In the midst of wintry weather, Deadwood rolls out its warm Cajun welcome mat Feb. 21-22 with the best Mardi Gras celebration north of New Orleans, complete with free food, a parade, live music and a raucous weekend party that generally attracts thousands of bead-lovers.
Festivities get underway from 6 p.m. to 8 p.m. Friday, Feb. 21 with a Deadwood Cajun Feast replete with free Cajun appetizers, soups, entrees and desserts at venues throughout town. Then at 8 p.m., the party starts with a masquerade ball and the coronation of a king and queen, accompanied by live music from Curley Taylor & Zydeco Trouble at the Historic Franklin Hotel.
“We’re bringing back the Cajun Feast on Friday, which has become a favorite,” said Deadwood Chamber Executive Director Lee Harstad, whose organization hosts the soiree. “Participants will find flavorful Cajun courses at different locations in town. We also will have a new king and queen presiding over the festivities, something we do every year, which is voted upon on the Historic Deadwood Facebook page.”
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The Mardi Gras party resumes Saturday, Feb. 22, with a Cajun Food Cook-Off from 2 p.m. to 4 p.m. at various venues in Deadwood, featuring free samples while supplies last. Then at 7 p.m., the town’s annual Mardi Gras Parade lights up Main Street with colorful floats and a chance to take home your share of more than 100,000 sets of beads that will be distributed along the parade route. At 9 p.m., the free after-party and dancing begins at the Historic Franklin Hotel with live music performed by Curley Taylor & Zydeco Trouble.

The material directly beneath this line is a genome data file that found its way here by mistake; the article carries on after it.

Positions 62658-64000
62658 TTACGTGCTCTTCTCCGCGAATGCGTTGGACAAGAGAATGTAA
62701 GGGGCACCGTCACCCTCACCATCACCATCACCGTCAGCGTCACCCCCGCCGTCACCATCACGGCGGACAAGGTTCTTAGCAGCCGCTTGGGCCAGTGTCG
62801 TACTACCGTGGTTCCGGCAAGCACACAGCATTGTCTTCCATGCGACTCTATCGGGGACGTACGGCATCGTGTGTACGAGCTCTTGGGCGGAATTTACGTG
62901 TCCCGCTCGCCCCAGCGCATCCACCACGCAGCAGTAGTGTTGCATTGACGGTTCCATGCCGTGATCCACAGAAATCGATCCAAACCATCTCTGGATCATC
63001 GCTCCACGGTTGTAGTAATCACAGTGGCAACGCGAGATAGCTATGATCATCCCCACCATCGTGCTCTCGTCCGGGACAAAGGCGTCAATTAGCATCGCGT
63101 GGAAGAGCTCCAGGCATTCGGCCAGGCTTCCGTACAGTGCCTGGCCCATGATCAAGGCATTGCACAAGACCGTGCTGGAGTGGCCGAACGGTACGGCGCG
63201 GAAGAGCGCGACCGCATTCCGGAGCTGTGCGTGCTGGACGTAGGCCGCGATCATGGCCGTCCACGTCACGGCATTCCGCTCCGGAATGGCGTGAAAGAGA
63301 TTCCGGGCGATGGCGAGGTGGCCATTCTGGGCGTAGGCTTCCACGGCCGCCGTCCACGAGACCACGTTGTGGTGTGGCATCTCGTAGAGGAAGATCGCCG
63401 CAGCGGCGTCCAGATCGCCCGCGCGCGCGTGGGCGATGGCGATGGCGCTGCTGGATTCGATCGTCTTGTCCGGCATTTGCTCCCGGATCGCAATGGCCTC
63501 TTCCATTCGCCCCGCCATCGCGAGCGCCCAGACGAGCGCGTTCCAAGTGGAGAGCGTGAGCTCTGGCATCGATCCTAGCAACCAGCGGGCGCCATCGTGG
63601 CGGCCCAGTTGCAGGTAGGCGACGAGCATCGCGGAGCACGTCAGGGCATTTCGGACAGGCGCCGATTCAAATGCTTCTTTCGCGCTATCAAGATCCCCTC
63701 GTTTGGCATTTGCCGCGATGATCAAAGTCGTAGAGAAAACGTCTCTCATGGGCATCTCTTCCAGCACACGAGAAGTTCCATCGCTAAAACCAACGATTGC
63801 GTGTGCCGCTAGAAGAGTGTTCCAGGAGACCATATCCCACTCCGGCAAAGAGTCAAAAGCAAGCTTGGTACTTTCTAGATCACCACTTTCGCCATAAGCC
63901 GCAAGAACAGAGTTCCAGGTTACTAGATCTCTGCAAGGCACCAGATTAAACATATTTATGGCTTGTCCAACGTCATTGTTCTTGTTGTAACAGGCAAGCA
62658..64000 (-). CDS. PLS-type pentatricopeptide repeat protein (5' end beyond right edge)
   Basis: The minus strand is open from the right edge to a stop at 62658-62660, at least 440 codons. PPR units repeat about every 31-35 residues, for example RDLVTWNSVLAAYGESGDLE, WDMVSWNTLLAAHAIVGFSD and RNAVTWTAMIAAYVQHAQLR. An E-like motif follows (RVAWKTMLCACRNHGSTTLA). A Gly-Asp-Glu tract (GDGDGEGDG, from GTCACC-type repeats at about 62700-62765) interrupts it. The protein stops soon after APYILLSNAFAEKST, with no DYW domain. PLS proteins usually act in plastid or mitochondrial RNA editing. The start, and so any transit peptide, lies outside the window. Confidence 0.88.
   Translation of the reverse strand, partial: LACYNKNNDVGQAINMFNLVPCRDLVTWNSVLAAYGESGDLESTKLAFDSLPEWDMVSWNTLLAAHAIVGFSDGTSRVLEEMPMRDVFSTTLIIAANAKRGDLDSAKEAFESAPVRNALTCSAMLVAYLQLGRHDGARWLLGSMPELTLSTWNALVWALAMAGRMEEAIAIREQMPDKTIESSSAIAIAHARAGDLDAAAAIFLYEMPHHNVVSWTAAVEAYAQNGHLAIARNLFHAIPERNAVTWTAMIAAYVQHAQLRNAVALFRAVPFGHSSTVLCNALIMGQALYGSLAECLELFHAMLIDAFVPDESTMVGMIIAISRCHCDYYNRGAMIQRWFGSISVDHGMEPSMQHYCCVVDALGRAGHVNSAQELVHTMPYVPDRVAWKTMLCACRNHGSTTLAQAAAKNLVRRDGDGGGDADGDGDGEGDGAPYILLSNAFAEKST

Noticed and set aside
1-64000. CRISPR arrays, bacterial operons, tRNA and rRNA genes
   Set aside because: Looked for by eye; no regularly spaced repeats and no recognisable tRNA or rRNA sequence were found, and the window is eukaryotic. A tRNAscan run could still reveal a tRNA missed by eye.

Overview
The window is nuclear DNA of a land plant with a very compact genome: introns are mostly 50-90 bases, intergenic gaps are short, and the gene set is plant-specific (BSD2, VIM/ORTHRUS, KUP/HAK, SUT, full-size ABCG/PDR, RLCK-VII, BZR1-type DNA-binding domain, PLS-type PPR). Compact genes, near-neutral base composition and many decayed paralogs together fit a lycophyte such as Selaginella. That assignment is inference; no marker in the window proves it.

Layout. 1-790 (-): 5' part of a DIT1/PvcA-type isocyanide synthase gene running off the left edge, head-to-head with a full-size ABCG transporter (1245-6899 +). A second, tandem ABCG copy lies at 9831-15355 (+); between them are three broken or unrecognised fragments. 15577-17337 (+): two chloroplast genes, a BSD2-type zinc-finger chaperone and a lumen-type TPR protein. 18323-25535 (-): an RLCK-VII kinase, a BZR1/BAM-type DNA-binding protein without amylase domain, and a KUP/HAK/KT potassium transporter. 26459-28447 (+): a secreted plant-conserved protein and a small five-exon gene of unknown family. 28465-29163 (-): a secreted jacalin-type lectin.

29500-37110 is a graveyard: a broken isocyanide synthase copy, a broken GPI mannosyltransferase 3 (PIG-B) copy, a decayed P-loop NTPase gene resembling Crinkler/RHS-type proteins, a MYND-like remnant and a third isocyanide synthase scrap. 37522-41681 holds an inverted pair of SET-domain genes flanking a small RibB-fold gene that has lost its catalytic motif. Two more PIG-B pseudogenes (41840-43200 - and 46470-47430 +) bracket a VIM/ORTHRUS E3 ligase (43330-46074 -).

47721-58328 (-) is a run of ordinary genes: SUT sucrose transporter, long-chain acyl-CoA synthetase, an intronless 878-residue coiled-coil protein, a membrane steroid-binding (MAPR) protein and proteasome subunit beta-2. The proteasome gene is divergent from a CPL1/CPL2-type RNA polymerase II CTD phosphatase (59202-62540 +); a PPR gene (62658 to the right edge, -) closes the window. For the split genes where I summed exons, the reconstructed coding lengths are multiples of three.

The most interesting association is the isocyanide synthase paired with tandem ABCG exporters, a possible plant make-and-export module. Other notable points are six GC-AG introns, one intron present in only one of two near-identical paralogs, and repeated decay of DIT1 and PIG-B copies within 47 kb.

“It may be a little cold in February, but some years we have had some interestingly warm, spring-like days,” Harstad noted. “You just never know, so it’s good to be prepared for all levels of the weather spectrum. On a cold Mardi Gras, there’s something about a dragon or a volcano with lights galore cruising down Main Street that warms you up. Cajun music and food surely doesn’t hurt either, and of course our saloons, restaurants, shops and casinos all welcome the Mardi Gras party goers.”
Harstad said Deadwood’s Mardi Gras, which has only grown in popularity, affords regional residents a chance to get off the couch, away from the television, and celebrate this singularly wild Cajun holiday.
“We’re always working to bring people to town, especially in the ‘off-peak’ times,” he said. “Deadwood is open for business 24-7-365, and events like Mardi Gras help our businesses. It’s a great way to break up that cabin fever and get up and visit the beautiful winter scenery in Deadwood and the Black Hills.”
Special open container zones in the historic district will allow revelers to roam from one Deadwood saloon to another both nights, according to Harstad. More details on Mardi Gras may be found at deadwood.com or by calling 1-800-999-1876.